HAVANA,Feb. 11th (Reuters) Cuba failed to meet payments last year on its restructured debt to wealthy nations, putting a deal with the Paris Club of creditors in jeopardy, according to diplomats with direct knowledge of the issue. Under the 2015 debt restructuring accord, considered an important step toward Cuba’s reintegration into the international financial community, stiff penalties should kick in, they said.
The agreement with 14 countries working through the Paris Club of creditor nations was signed at a time when a brief detente with the United States was getting underway.
“The agreement is extremely beneficial for Cuba and that they could not pay speaks volumes about how broke they are,” said one diplomat with knowledge of the situation who, like three others consulted by Reuters, requested anonymity due to the sensitivity of the matter.
The diplomats said Cuban debt negotiator Ricardo Cabrisas, in Paris last month to meet with creditors, blamed new and unexpected U.S. sanctions for not making some of the payments.
The Cuban government did not respond to a request for comment. A Paris Club official declined to comment, saying it was not their policy to speak about individual cases.
The 2015 agreement, seen by Reuters, forgave $8.5 billion of $11.1 billion, representing debt Cuba defaulted on in 1986, plus charges. Repayment of the remaining debt in annual instalments was backloaded through 2033 and some of that money allocated to funds for investments in Cuba.
Under the agreement, interest was forgiven through 2020, and after that is just 1.5 pct of the total debt still due.
However, the agreement states if Cuba does not meet an annual payment schedule in full it will be charged 9 pct interest until payment, plus late interest for that portion in arrears.
Cuba owed an estimated $80 million last year, paying some countries in full, but not others, including the largest creditors Spain, France and Japan, the diplomats said.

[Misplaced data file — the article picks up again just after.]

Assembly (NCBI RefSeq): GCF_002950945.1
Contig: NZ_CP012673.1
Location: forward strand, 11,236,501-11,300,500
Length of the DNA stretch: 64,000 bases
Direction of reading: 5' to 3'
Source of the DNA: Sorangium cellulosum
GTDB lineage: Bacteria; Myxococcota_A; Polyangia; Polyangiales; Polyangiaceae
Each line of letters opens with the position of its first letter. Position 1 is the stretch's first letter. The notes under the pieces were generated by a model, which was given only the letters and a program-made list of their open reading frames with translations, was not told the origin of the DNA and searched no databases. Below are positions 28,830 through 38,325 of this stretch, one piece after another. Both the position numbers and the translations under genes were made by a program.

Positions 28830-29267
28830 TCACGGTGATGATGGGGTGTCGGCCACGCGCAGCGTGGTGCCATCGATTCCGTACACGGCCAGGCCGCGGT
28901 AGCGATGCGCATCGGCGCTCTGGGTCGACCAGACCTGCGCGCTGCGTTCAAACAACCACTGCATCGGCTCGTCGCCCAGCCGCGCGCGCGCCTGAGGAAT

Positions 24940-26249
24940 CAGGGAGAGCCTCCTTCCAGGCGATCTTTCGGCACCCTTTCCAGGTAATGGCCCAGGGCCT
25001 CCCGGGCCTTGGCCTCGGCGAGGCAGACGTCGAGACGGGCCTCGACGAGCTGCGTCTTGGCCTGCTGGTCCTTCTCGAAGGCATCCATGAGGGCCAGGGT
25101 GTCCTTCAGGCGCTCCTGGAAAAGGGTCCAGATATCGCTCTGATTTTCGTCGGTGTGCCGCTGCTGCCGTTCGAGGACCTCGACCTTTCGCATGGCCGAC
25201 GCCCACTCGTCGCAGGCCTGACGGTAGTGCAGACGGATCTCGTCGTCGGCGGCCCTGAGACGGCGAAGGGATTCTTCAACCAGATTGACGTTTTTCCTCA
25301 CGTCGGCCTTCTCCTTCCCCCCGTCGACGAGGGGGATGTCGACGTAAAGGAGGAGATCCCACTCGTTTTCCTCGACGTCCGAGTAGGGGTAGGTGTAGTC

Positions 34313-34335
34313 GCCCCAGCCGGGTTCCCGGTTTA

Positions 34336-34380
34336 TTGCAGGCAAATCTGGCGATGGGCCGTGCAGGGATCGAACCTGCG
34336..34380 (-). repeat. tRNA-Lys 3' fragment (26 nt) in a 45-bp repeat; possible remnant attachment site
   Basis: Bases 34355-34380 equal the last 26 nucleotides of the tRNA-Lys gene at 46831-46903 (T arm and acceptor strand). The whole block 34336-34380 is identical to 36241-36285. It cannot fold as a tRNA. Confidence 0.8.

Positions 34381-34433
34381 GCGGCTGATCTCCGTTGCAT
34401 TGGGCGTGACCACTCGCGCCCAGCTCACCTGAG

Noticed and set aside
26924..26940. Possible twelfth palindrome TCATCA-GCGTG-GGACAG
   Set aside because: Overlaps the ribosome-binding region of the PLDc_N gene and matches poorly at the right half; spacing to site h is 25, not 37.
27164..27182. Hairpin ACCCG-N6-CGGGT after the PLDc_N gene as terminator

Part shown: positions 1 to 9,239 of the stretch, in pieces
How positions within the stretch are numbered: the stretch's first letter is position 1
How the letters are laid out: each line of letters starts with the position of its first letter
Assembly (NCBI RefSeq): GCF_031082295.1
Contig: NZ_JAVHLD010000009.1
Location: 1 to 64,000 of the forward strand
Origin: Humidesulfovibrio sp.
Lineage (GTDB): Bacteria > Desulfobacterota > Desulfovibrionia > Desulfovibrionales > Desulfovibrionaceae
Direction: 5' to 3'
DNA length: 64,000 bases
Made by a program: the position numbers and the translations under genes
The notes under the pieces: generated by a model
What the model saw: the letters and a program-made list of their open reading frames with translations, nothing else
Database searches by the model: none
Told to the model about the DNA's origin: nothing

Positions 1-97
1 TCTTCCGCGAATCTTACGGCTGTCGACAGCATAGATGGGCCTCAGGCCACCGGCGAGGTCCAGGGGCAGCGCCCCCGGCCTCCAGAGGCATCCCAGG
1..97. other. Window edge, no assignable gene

France’s finance ministry declined to comment. Spain’s finance ministry did not respond to a request for comment.
Another diplomat said both sides were working to save the accord.
“It is too important for both parties,” he said, pointing out the deal included debt swaps that underpinned some European countries increased economic and political presence in Cuba.
“Everything is interrelated, and I assume those funds are now on hold,” he said.
Cuba began falling behind on payments to foreign suppliers in 2015 as support ebbed from ally Venezuela due to its own economic woes.
The administration of U.S. President Donald Trump has ripped up the detente and piled new sanctions on top of the decades-old embargo that are aimed at foreign investment and financing, oil supplies, tourism and other revenue sources.
The Caribbean island nation continues to be late paying traders and investors, and shortages of goods from fuel and personal hygiene products to food and medicines have plagued the country since last year.
Cuba last reported its foreign debt at $18.2 billion in 2016, and experts believe it has risen significantly since then. The country is not a member of the International Monetary Fund or the World Bank.
The Cuba group of the 19-member Paris Club is comprised of Australia, Austria, Belgium, Canada, Denmark, Finland, France, Britain, Italy, Japan, the Netherlands, Spain, Sweden and Switzerland.